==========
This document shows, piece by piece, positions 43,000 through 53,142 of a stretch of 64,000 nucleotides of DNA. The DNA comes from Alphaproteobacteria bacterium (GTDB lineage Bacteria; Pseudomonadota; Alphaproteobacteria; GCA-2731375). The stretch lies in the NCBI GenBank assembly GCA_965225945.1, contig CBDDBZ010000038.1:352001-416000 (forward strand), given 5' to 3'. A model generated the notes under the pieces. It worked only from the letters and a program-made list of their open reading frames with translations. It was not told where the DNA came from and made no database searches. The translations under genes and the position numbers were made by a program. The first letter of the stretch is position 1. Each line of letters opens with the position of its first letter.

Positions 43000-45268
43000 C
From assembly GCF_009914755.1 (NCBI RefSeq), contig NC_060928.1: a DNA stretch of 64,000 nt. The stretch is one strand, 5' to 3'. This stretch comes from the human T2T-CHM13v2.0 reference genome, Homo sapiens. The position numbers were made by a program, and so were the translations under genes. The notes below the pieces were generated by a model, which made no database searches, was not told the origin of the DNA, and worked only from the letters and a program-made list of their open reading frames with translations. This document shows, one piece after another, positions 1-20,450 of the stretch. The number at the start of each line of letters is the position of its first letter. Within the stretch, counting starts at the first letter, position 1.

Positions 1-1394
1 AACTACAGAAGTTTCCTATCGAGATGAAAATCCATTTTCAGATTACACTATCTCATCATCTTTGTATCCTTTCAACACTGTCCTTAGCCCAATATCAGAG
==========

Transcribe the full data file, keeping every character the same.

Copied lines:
This document shows, piece by piece, positions 43,000 through 53,142 of a stretch of 64,000 nucleotides of DNA. The DNA comes from Alphaproteobacteria bacterium (GTDB lineage Bacteria; Pseudomonadota; Alphaproteobacteria; GCA-2731375). The stretch lies in the NCBI GenBank assembly GCA_965225945.1, contig CBDDBZ010000038.1:352001-416000 (forward strand), given 5' to 3'. A model generated the notes under the pieces. It worked only from the letters and a program-made list of their open reading frames with translations. It was not told where the DNA came from and made no database searches. The translations under genes and the position numbers were made by a program. The first letter of the stretch is position 1. Each line of letters opens with the position of its first letter.

Positions 43000-45268
43000 C
From assembly GCF_009914755.1 (NCBI RefSeq), contig NC_060928.1: a DNA stretch of 64,000 nt. The stretch is one strand, 5' to 3'. This stretch comes from the human T2T-CHM13v2.0 reference genome, Homo sapiens. The position numbers were made by a program, and so were the translations under genes. The notes below the pieces were generated by a model, which made no database searches, was not told the origin of the DNA, and worked only from the letters and a program-made list of their open reading frames with translations. This document shows, one piece after another, positions 1-20,450 of the stretch. The number at the start of each line of letters is the position of its first letter. Within the stretch, counting starts at the first letter, position 1.

Positions 1-1394
1 AACTACAGAAGTTTCCTATCGAGATGAAAATCCATTTTCAGATTACACTATCTCATCATCTTTGTATCCTTTCAACACTGTCCTTAGCCCAATATCAGAG